Matt Reeves Talks Let Me In
After the epic-size, monster mash, Cloverfield, Matt Reeves goes small and intimate and even scarier with Let Me In (opening today from Overture Films), a re-envisioning of Let the Right One In, the Swedish vampire cult film. Only it's transplanted to cold and drab New Mexico circa 1983 (evoking Reagan and AIDS, among other things). The director spoke to us this morning from New York about vfx and the Superman rumors circling the internet.
Bill Desowitz: So, how's your day been like so far?
Matt Reeves: I don't know how it's going to do, but there were two great things that happened this morning: I read A.O. Scott's [enthusiastic] review in The New York Times and then I checked my email and there was an email from John Lindqvist, who wrote the Swedish novel and the screenplay for [Tomas] Alfredson's film, and he and I had been in touch since the beginning and he had never seen the movie. He just saw the movie and wrote me an incredibly kind email. I'm excited that people are responding emotionally to it and Lindqvist responding emotionally to it meant the world to me. The way he's using this story as a metaphor for the horror of adolescence is the reason for me why it has such power.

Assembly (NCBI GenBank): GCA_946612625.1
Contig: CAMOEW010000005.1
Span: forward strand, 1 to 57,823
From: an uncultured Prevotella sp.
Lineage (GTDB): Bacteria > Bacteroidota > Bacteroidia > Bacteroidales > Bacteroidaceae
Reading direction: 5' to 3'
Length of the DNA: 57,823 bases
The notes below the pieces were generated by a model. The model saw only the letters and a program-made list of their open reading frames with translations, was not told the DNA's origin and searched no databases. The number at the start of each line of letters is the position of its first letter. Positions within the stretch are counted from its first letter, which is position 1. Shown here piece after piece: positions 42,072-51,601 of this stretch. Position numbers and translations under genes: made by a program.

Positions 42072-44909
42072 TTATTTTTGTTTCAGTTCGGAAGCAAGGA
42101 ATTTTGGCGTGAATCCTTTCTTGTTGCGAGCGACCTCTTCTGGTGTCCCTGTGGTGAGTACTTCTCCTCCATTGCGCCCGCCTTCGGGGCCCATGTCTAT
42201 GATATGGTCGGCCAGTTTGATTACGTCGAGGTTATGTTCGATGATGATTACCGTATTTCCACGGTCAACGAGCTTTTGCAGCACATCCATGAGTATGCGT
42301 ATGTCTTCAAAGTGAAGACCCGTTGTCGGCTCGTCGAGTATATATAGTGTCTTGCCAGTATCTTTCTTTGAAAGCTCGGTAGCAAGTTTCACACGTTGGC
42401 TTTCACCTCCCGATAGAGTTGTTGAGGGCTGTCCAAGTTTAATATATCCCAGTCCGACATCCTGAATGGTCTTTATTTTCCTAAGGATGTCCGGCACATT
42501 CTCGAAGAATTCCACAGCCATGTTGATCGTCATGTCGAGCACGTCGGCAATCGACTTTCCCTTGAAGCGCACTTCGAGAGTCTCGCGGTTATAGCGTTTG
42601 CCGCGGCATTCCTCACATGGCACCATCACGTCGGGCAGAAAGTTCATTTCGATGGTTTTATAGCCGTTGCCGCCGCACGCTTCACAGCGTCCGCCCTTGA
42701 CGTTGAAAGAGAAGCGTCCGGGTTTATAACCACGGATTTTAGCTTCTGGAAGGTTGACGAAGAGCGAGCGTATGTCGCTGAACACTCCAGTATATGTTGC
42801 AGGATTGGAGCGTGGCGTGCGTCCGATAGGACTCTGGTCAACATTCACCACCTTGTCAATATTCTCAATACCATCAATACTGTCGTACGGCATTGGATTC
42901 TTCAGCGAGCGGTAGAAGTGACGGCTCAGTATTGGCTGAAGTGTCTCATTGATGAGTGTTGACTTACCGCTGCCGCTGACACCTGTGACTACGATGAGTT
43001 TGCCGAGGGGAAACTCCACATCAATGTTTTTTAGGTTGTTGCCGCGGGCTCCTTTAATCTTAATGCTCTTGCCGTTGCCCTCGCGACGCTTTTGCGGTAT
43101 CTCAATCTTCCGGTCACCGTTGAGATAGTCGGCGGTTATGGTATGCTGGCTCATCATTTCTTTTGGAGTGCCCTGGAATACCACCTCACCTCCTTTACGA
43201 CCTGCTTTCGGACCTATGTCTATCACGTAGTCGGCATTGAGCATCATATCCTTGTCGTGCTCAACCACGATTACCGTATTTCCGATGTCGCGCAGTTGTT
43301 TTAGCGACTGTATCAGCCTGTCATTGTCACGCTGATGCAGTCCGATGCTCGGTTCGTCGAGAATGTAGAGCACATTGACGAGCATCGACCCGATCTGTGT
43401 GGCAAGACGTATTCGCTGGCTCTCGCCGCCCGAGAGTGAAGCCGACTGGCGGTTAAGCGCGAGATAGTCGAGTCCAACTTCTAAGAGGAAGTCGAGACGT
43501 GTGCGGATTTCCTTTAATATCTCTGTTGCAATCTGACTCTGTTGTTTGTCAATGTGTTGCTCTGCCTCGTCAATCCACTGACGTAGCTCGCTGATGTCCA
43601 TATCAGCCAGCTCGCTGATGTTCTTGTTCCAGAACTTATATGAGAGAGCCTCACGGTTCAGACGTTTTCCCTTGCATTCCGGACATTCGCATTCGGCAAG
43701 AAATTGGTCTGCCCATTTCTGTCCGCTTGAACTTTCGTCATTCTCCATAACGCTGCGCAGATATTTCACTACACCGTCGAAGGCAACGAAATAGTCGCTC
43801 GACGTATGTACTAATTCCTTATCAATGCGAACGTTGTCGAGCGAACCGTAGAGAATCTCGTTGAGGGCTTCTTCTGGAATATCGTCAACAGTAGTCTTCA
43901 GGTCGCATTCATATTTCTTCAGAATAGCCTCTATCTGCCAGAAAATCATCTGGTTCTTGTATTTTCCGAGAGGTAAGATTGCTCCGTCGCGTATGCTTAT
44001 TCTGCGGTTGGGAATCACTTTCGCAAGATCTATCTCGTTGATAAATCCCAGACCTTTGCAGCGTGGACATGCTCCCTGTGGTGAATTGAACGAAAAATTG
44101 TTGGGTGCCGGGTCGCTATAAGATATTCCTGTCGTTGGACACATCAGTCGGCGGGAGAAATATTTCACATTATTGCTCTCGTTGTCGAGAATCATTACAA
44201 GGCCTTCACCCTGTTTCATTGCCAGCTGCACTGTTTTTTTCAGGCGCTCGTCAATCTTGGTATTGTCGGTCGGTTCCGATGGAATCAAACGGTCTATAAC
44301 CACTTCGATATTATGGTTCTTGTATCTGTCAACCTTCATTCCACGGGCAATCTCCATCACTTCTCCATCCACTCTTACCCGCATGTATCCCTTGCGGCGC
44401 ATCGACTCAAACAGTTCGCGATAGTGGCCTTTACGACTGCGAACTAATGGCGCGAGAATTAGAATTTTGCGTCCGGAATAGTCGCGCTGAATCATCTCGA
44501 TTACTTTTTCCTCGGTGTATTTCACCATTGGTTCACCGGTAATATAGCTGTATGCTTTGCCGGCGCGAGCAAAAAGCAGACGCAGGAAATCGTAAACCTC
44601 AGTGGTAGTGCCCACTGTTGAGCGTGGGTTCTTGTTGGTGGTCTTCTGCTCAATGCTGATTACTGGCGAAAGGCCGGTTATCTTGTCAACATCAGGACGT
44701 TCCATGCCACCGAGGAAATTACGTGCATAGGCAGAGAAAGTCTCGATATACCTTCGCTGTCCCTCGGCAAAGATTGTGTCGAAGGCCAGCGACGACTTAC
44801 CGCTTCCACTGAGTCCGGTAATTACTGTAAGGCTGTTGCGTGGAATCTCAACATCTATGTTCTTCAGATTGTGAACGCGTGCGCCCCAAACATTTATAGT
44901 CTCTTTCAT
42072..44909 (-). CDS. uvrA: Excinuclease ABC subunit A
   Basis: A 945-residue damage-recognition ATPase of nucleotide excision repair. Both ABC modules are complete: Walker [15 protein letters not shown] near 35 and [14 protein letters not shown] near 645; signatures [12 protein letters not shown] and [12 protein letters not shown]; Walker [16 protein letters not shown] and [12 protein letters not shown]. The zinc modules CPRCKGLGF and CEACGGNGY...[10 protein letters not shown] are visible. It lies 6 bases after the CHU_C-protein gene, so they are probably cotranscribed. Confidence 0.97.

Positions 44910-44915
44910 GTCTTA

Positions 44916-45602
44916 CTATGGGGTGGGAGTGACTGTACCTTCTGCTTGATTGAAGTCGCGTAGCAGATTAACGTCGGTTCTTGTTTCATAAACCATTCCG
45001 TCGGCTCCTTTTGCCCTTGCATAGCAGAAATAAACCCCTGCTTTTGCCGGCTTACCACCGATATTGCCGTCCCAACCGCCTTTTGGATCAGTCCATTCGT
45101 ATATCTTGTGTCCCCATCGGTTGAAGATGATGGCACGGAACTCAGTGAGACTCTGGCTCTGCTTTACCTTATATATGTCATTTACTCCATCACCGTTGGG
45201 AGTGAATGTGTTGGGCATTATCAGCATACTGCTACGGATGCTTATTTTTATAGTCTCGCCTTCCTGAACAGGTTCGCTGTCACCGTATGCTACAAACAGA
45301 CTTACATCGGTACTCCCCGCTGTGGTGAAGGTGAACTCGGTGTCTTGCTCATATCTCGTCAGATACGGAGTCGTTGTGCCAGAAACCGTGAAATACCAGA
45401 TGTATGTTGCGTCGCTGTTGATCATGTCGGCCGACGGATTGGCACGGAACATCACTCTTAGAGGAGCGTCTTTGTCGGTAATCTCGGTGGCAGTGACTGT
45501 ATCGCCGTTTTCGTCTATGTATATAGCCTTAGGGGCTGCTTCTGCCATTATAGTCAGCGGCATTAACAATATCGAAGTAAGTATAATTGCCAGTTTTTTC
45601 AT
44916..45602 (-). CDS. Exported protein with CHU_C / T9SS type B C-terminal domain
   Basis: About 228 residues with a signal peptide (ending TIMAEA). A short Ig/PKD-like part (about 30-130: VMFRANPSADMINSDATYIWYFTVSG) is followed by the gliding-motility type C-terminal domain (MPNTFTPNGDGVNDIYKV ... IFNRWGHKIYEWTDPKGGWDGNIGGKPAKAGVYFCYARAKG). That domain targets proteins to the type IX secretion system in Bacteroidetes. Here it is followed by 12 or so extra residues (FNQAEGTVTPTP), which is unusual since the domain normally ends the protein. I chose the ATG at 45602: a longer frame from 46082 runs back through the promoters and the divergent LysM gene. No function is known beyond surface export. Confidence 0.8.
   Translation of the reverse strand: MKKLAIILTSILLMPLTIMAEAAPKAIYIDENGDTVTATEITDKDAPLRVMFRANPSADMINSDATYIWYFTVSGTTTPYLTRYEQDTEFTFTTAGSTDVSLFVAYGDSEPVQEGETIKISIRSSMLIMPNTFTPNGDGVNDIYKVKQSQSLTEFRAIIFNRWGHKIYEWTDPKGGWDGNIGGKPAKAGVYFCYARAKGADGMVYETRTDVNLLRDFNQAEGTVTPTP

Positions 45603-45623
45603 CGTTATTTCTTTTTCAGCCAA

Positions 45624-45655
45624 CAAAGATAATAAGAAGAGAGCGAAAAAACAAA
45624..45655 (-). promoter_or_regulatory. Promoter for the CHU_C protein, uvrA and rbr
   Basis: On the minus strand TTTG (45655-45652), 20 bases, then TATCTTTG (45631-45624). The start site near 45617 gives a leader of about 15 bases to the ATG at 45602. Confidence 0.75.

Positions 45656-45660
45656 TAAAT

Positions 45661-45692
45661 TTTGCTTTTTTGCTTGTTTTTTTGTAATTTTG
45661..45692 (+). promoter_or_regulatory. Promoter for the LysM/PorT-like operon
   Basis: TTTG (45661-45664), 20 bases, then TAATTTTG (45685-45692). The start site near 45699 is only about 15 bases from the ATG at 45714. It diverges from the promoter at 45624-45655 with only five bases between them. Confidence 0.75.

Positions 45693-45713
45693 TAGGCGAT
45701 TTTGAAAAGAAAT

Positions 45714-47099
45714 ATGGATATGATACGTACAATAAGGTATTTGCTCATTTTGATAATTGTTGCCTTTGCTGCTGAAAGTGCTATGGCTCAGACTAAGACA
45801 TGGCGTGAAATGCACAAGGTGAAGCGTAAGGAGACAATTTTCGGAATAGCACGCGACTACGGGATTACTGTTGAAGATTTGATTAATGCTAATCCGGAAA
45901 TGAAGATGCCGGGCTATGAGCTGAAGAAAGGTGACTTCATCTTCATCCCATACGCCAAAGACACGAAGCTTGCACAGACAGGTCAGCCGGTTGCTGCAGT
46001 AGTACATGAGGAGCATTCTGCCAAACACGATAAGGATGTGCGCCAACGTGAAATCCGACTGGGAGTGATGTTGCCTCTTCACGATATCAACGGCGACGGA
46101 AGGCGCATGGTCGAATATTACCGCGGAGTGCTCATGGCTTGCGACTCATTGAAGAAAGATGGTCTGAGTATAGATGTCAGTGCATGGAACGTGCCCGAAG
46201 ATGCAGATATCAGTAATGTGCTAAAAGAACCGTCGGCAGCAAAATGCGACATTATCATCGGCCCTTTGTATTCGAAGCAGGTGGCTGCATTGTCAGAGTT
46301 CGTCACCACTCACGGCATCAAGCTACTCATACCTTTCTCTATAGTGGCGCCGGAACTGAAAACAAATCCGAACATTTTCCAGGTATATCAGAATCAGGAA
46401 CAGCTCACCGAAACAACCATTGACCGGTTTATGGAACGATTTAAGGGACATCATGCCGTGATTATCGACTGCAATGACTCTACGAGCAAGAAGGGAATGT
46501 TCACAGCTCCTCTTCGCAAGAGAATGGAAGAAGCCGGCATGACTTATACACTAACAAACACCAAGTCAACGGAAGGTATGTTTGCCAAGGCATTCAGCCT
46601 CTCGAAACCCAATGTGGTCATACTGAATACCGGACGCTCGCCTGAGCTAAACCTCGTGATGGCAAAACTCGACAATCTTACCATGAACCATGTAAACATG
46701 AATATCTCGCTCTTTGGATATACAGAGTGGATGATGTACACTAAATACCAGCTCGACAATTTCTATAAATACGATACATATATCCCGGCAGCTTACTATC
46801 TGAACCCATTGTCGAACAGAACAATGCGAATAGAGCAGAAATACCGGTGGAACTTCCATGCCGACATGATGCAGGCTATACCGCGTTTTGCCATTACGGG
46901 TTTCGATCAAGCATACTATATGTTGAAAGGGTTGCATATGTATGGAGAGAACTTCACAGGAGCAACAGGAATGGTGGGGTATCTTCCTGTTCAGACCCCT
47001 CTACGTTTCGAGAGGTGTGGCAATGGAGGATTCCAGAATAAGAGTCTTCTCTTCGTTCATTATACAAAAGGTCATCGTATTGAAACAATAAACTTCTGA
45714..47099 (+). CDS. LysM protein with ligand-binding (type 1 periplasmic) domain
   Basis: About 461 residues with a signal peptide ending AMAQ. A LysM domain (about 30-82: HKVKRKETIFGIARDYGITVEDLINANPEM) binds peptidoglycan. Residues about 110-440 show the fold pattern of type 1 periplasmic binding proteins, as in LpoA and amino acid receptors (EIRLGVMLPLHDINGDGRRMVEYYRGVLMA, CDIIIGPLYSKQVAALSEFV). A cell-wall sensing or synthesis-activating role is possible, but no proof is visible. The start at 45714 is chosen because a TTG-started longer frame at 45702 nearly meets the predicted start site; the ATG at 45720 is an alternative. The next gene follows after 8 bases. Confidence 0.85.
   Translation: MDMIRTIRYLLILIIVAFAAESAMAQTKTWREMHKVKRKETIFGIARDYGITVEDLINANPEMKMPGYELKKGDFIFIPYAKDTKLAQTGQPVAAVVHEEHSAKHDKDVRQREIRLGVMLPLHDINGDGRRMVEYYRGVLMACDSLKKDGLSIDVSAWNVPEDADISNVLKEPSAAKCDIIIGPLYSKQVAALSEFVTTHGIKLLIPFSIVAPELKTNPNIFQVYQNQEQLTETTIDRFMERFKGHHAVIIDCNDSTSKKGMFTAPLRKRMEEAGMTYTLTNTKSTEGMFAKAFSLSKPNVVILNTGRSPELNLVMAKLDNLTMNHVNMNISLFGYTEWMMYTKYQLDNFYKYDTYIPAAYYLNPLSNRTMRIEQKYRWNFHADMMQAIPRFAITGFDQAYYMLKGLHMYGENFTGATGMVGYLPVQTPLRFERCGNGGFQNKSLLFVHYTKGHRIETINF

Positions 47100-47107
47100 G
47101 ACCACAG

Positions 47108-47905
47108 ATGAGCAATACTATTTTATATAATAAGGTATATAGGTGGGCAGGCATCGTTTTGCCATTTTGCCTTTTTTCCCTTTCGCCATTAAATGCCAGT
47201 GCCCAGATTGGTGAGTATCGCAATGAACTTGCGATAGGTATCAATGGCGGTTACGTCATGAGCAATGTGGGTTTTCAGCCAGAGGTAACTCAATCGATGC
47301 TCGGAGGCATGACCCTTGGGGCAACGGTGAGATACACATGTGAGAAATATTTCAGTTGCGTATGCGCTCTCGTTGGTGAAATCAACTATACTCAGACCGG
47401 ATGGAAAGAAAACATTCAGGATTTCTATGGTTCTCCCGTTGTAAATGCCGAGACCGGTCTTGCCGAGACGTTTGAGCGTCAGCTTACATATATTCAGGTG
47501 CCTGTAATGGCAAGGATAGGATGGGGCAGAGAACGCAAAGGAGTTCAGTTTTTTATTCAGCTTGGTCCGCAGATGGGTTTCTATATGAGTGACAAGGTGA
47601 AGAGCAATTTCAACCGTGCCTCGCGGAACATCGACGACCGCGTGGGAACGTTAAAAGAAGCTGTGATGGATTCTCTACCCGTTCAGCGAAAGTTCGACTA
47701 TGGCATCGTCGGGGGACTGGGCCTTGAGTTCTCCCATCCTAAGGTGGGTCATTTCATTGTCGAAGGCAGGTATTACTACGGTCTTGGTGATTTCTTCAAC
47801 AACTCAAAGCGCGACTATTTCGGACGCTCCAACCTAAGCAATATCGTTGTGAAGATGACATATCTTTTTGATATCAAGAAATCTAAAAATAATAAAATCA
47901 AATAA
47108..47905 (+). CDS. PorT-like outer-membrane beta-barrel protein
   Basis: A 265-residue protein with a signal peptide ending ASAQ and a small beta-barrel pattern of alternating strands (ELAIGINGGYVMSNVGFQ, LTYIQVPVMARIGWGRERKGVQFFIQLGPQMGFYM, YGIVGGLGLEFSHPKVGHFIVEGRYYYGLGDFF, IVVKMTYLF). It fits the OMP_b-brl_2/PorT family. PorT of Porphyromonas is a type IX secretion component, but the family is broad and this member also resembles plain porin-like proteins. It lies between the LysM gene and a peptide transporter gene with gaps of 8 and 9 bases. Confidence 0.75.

BD: What did you think of Scott's allusion to E.T.?
MR: I actually did think a lot about E.T. because in the book he talks about the suburb where he grew up in Sweden in Blacksburg and it made me think of Spielbergia in E.T. And to be honest, that's one of the reasons I was attracted to [Spielberg's] films growing up. They were amazing fantasies but I related to the kids. In fact, that was the part of what I wanted to do here with this coming of age story: I was bullied, my parents went through a difficult divorce and just the idea of being at that age and going through that experience does feel horrific at times.
MR: The attempt was to find as naturalistic as possible a representation of everything. Like the car [chase] was very important to me. I really wanted that to be a visceral sequence in a kind of Hitchcockian point of view suspense wise.
I wanted to put you in [Richard] Jenkins' shoes and the agony of that moment. I wanted you to be rooting for him to get away from those boys. You start thinking you're going to see another gruesome murder, and then you have this suspense that builds with someone else getting in the car and realizing he's outnumbered. And as he's driving off, I wanted to stay [inside the car] with Jenkins and that you would feel the horror of it.